(b) Authority to issue limited contracting officer warrants of less than $5M and authority to terminate appointments of less than $5M may be delegated, but in no event will the designee be lower than the COCO.
See MP5301.603-90, Selection, Appointment, and Termination of Appointment of Contracting Officers for mandatory procedures regarding the selection, appointment, and termination of contracting officers.
(b) Issuing authorities identified in 5301.603-1 above may delegate the purchase authority described in FAR 1.603-3(b) and DFARS 201.603-3(b), to non-contracting DoD civilian employees and members of the U.S. Armed Forces, such as transportation personnel, medical supply personnel, librarians, and chiefs of construction management, provided:
(1) The written delegation specifies a dollar limit per transaction (e.g., per order, per call); the method(s) of award; and the supplies, equipment and/or non-personal services, to include construction, related to the individual’s specialty that may be procured. For example, librarians may buy books, but not construction materials or services; and,
(2) Personnel have completed contracting training commensurate with the type of instrument(s) authorized to process and level of responsibility delegated.
(a) When the Air Force retains contract administration, the PCO must select, appoint, or terminate (in writing) property administrators and plant clearance officers. One level above the PCO shall approve any of these appointments.
(a) Determinations and Findings (D&F) for actions requiring Senior Procurement Executive (SPE) or SAF/AQ approval must be coordinated with the DAS(C) or the ADAS(C). After coordination with the SCO, the contracting officer must submit determinations to SAF/AQC for processing to SAF/AQ for approval. Allow 18 days for staffing and approval after receipt by SAF/AQ. Include the approved acquisition strategy (or a draft acquisition strategy if the strategy document has not been approved) with the D&F package.
(b) The contracting officer must submit D&Fs for actions requiring DAS(C)/ADAS(C) approval to SAF/AQC after coordination by the SCO. Allow 7 days for staffing and approval after receipt by SAF/AQC unless otherwise specified.
(c) D&Fs involving small business matters must be coordinated with local Small Business Professional and/or MAJCOM/FIELDCOM/DRU Center Small Business Director, as appropriate, and, at SAF level, with SAF/SB. Copy SAF/SB on D&F packages sent to SAF/AQC.
(a) This subpart establishes clearance requirements for the contract actions identified below:
(1) An action intended to result in award of any contract or modification of any contract;
(2) An action intended to result in definitization of an undefinitized contract action (UCA), an undefinitized change order, or an undefinitized long lead contract;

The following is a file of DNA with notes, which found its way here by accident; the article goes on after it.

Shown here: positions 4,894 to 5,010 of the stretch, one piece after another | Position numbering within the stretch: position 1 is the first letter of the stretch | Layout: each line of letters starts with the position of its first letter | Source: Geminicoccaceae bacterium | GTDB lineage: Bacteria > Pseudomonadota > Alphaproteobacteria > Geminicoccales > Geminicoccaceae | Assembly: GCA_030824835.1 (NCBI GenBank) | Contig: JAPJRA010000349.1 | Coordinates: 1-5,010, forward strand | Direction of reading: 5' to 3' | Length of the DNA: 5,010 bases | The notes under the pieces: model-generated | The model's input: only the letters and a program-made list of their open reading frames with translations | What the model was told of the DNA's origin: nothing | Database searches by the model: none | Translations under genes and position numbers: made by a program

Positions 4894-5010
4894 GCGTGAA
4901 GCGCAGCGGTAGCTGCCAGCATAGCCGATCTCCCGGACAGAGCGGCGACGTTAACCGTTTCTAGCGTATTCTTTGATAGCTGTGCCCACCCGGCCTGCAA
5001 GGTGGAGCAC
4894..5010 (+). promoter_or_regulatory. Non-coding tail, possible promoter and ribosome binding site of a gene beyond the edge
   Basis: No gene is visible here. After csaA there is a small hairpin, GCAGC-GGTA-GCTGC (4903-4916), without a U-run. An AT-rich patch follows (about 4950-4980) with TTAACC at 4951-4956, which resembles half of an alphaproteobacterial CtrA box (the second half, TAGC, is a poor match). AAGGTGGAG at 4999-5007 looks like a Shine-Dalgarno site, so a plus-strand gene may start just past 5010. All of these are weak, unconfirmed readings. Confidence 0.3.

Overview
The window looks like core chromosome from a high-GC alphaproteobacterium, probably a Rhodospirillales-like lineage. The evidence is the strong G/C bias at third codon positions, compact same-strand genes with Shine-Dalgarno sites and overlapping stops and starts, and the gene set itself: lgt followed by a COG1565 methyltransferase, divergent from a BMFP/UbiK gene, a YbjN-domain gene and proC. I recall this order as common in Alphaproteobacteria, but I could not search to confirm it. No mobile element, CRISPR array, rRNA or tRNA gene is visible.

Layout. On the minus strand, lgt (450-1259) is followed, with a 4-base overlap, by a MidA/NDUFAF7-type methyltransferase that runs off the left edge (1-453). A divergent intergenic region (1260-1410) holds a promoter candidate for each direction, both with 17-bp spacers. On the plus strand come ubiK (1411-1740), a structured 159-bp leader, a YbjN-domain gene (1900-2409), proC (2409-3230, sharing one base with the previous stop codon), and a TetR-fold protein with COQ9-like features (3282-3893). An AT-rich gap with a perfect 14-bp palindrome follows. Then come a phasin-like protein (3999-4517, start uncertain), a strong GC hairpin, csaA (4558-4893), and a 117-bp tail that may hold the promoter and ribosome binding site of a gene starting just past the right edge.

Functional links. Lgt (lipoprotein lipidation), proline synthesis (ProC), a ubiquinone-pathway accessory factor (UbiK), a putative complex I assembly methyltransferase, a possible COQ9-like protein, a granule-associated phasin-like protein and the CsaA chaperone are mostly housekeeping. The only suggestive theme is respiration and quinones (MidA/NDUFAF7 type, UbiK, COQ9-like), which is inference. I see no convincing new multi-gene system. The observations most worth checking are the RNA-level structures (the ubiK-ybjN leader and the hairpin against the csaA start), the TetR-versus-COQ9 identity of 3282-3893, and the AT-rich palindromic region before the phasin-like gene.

(3) An action intended to result in the pricing of:
(i) an unpriced option or an option with a not-to-exceed price;
(ii) provisioned items orders (PIO);
(iii) unpriced orders under Blanket Purchase Agreements (BPAs), and FSS contracts, including GWACs; or
(iv) noncompetitive task or delivery orders under single or multiple award indefinite delivery-type contracts.
(4) An action intended to result in issuance of a modification implementing a unilateral price determination;
(5) Orders issued under BOAs;
(6) An action intended to result in the exercise of an option when the option exercise is not in accordance with the previously approved pricing arrangement or other contract terms and conditions; and
i. Establishment of specific criteria for the evaluation of proposals and selection of the awardee for the order;
ii. Addition of any terms or conditions that are not included in the basic ID/IQ contract, and/or changes to the existing terms or conditions of the basic ID/IQ contract (except for provisions/clauses required by the FAR, DFARS, or AFFARS).
(b) Excluded from business or contract clearances are:
(1) Actions that create a UCA, undefinitized change order, undefinitized long lead contract;
(2) Modifications for the payment of incentives or award fee that are in accordance with the terms and conditions of the incentive plan or award fee plan;
(3) Funding modifications;
(4) Administrative modifications;
(5) Modifications solely for changes as a result of Service Contract Labor Standards statute wage rates/fringe benefits or Fair Labor Standards Act minimum wages; and
(6) Competitive order solicitations and competitive orders issued in accordance with FAR 8.4, 13, or 16.5 against existing MAC ID/IQ, GWACs, and FSS contracts if they do not require either one or both of the following: